Northern Va. drought worsens amid snowless, rainless winter

WASHINGTON — The region’s unusually dry winter is getting worse and the National Drought Monitor declared all of Stafford County and the Fredericksburg area in a severe drought Thursday.

The rest of the region remains locked in a moderate drought.

The Drought Monitor is a collaboration between the National Drought Mitigation Center, the U.S. Department of Agriculture and the National Oceanic and Atmospheric Administration.

Stafford County Fire Chief Mark Lockhart urged residents to use extreme caution with outdoor fire pits, noting a recent increase in brush fires. Lockhart said the Stafford fire department has responded to 19 brush fires so far this month, compared to fewer than a dozen last January. The county fire marshal has not implemented a burn ban but county officials continue to monitor the dry conditions.

The Virginia Department of Forestry said that 37 wildfires have been reported across 109 acres since the start of the month.

Just 1.28 inches of precipitation has been recorded for D.C. since the start of winter — nearly 4 inches below average.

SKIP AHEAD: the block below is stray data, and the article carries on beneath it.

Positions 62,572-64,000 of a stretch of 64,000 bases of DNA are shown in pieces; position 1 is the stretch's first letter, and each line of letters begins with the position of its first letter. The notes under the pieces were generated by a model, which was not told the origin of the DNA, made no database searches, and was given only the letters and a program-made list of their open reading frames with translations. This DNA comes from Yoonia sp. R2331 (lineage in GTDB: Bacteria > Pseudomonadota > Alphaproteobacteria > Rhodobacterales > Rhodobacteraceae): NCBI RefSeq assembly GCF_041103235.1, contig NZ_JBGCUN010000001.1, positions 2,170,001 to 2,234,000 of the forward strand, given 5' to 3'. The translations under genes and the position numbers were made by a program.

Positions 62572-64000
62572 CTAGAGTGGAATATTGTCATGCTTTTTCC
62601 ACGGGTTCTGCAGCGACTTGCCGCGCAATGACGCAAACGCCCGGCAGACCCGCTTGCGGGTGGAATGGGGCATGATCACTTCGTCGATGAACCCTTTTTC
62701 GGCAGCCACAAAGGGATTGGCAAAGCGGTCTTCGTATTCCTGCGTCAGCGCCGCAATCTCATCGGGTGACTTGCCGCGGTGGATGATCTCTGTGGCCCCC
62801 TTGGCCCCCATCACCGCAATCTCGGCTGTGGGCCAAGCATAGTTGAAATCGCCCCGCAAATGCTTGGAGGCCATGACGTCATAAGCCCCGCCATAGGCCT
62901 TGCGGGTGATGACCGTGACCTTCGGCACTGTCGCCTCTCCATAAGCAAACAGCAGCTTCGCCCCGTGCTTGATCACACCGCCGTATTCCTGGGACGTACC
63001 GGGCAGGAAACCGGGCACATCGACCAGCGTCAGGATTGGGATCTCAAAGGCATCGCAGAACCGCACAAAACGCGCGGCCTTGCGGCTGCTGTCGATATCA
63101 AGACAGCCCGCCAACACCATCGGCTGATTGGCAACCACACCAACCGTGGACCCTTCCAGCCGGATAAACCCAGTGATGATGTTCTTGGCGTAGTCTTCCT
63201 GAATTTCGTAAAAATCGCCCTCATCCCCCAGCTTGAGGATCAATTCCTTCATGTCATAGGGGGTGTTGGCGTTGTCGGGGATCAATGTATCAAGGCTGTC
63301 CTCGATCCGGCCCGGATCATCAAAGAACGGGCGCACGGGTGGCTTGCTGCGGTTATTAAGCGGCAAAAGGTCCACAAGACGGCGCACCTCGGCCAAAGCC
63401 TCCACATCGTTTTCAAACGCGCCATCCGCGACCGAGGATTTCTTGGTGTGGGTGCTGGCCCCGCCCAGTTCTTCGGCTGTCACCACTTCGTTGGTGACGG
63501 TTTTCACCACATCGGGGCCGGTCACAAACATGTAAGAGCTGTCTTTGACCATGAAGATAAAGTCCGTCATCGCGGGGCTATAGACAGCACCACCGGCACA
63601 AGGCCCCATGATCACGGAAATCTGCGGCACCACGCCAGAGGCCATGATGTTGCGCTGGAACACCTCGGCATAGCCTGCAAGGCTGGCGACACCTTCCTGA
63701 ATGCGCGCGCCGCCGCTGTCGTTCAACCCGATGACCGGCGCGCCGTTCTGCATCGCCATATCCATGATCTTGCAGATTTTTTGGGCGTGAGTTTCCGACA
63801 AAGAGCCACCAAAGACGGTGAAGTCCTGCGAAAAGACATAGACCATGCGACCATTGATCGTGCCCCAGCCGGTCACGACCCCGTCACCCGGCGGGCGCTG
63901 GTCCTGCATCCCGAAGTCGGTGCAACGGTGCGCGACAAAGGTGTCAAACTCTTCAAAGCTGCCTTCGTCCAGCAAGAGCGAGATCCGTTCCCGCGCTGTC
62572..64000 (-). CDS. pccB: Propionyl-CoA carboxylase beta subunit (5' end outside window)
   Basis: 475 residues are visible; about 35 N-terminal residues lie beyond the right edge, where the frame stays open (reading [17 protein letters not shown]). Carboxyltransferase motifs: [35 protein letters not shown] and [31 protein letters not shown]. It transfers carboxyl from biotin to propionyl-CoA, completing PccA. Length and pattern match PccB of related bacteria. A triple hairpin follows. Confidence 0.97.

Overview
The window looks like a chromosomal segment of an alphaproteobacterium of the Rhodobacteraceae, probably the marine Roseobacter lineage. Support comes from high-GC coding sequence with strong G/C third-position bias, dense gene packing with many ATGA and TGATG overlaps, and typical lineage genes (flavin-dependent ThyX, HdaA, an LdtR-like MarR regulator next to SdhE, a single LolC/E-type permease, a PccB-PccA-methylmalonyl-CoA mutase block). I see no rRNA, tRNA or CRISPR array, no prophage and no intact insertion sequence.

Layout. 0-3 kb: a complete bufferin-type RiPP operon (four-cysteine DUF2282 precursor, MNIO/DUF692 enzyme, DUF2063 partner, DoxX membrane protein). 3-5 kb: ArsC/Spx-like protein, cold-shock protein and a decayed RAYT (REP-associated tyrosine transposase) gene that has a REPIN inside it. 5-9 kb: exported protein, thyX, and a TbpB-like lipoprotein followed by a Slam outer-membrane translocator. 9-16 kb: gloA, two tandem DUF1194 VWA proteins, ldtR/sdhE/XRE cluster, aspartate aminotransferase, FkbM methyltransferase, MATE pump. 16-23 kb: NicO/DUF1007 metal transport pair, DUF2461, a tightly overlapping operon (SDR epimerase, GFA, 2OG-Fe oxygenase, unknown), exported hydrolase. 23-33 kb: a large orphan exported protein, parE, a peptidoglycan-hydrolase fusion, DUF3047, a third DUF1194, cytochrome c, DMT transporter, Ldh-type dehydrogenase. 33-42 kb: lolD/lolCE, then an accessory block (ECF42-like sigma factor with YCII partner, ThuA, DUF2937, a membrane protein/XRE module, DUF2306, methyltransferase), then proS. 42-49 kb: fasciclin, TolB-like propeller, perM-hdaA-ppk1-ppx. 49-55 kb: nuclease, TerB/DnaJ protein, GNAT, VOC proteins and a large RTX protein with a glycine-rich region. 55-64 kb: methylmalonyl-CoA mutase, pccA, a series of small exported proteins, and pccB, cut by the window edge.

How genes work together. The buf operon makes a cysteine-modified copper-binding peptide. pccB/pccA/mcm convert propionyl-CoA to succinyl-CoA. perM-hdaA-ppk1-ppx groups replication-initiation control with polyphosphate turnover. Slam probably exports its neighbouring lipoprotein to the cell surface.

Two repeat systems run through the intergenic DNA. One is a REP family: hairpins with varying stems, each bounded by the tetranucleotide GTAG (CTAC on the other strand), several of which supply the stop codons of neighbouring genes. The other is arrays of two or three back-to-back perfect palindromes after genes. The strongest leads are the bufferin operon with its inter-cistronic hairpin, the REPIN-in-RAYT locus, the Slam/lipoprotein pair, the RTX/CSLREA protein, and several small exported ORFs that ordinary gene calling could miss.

The western suburbs have seen slightly more rain and snow since early December. At Dulles Airport, 2.41 inches of precipitation has been fallen but the tally for the winter remains several inches below average.

Storm Team4 Meteorologist Matt Ritter said the effects of the drought are limited at this stage of the winter.

“Right now the drought is considered short term — that means the primary impacts are dry top soil and dry brush. If the drought were to continue as we start getting closer to spring, we would start having long-term effects — that’s when you’re talking about the waterways and the water tables and the wells,” Ritter said.

Numerous U.S. Geological Survey gauges show below normal streamflow conditions across Northern Virginia and central Maryland.

Virginia drought conditions. (Courtesy National Drought Mitigation Center/NOAA/USDA/Richard Heim)
Maryland drought conditions. (Courtesy National Drought Mitigation Center/NOAA/USDA/Richard Heim)
Dave Dildine

A native to the Washington area, Dave Dildine is no stranger to the region's complex traffic and weather patterns. Dave joined WTOP in 2010 when the station launched its very own in-house traffic service. You can hear him "on the 8s and when it breaks" from 2 p.m. to 7 p.m. on weekdays.

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